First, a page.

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A Unique Moment for Small Towns

Econ Focus
Second Quarter 2022
President's Message
Tom Barkin

Every month, I visit small towns and hear from business and community leaders about what's working, what's not working, and what they need. In my previous column, I looked at the key elements I've seen in every small town that has made major progress toward revitalization: a story, regional cooperation, and dedicated funding, all tied together by "scrappiness." (See "Making It Work," Econ Focus, First Quarter 2022.) Now, I'd like to take a deeper dive into the issue of funding, because money is the one critical constraint every community faces, across every issue.

Today is a unique moment for small towns. Federal stimulus, combined with healthy state and local government balance sheets, means that billions of dollars are being made available, on top of those available through private grant-makers.

Taken together, the available funds have the potential to move the needle on some key rural challenges. Look at broadband. Our research has suggested it could cost roughly $80 billion to get ubiquitous broadband coverage across the country. If we take the money dedicated to broadband before the pandemic, the additional funds available through pandemic relief bills, plus the allocations within the infrastructure bill, there is more than enough to close the gap.

How about health care? Almost $20 billion has already been distributed to providers in rural or small metropolitan areas. And there's more to come from additional grants designed to strengthen rural community health by focusing on quality and access.

On transportation, the American Rescue Plan Act allocated funds for COVID-19-related transit within rural areas and to support bus travel within these areas. For example, the Rural Formula Program provides capital, planning, and operating assistance to support public transportation. Plus, there's money to support the completion of the Appalachian Development Highway System.

This is a game-changing amount of money. But wherever I go, local leaders say the obstacles to accessing these funds are significant. And not without reason: We want governments to be careful with our tax dollars. Funders want to write checks only if they feel confident they will see results. Yet the constraints placed on funding don't always align with local capacity.

I hear about three key barriers.

First, grants are complicated. They require intensive research and documentation. Applications are often dozens — or even hundreds — of pages long, requiring sophisticated data interpretation, technical writing, and dozens of attachments. And the administrative requirements can feel burdensome. Many organizations don't have the necessary time or expertise, particularly for grants that require unique data. For example, the Appalachian Regional Commission's POWER Initiative makes grants that help communities affected by job losses in coal. But we heard from one recipient that organizations should set aside a whole month for the application process. And the commission is regarded by grantees as one of the more flexible federal agencies. Grant processes can also be complicated for the agency making the grant, which all too often finds itself understaffed.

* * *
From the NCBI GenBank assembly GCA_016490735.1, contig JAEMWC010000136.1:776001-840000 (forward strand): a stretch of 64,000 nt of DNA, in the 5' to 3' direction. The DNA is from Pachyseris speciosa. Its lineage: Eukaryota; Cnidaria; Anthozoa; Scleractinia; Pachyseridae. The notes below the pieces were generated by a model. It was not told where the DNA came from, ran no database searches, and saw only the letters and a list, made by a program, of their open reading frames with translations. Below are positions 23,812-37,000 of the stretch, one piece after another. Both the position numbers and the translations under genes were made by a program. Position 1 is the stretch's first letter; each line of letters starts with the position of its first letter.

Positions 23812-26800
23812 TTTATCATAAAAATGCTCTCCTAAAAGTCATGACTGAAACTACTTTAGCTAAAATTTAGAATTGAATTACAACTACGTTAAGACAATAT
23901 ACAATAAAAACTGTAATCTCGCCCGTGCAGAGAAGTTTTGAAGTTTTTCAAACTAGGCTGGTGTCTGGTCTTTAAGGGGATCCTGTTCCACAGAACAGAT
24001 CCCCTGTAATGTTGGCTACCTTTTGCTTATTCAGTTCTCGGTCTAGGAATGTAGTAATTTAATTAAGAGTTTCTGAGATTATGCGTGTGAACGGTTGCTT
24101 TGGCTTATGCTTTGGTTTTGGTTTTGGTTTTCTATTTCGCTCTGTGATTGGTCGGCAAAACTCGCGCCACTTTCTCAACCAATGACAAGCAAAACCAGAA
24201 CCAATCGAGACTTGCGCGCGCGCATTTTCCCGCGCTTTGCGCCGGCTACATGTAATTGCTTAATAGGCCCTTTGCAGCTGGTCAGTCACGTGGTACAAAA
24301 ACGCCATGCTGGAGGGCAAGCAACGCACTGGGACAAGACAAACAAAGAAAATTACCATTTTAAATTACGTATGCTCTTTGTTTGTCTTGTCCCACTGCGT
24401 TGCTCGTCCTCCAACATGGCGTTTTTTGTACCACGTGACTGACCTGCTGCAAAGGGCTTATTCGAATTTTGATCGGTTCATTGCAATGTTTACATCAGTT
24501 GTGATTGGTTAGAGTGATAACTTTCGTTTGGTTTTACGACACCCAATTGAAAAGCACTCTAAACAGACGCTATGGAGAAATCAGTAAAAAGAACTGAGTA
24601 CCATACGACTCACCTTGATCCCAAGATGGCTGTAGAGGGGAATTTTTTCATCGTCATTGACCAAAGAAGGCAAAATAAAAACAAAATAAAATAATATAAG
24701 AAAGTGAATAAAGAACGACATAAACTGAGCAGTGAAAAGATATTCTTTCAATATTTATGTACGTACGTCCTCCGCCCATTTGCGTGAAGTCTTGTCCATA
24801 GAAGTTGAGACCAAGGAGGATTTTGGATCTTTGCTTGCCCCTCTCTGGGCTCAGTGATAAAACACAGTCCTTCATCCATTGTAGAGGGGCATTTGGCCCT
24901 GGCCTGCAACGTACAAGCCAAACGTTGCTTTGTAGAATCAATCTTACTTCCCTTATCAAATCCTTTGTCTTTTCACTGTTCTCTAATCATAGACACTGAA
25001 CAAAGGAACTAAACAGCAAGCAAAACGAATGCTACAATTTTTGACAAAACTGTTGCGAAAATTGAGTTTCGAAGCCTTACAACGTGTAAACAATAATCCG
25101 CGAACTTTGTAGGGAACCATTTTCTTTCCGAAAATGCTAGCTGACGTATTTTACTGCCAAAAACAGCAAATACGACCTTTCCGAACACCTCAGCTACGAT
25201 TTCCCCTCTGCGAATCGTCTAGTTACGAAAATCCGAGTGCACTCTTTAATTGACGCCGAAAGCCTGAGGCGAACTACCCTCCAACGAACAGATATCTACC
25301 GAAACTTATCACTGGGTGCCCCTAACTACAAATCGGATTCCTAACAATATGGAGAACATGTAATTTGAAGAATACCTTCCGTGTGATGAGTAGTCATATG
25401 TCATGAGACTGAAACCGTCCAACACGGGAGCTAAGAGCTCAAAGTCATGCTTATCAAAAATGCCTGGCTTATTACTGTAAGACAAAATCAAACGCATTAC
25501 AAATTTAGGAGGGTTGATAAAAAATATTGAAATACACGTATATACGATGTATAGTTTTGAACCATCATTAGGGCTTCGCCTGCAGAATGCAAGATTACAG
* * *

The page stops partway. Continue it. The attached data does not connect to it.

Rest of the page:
Second, many grants require matching funds that small communities can't raise. For example, the Rural Surface Transportation Grant Program requires a 20 percent match. Sometimes funders will allow applicants to waive match requirements, but that waiver can still lead to a lower application score. Additionally, a town usually can't match federal grants with other federal funds — even from another agency. This means it would need private funders or local governments to provide time-sensitive match commitments. Because of this challenge, some low-resource communities either self-select out of applying for grants or significantly downgrade the size of their projects.

Third, there's a bias toward experience. Grantors quite naturally prefer to invest with someone they have confidence has the capacity to deliver. So, they favor organizations with a proven track record or with a leader they already know, which can leave less experienced organizations and under-resourced regions out of the running. It is possible, or even likely, that the lion's share of federal funds will flow to the institutions and organizations that are already established and well-resourced.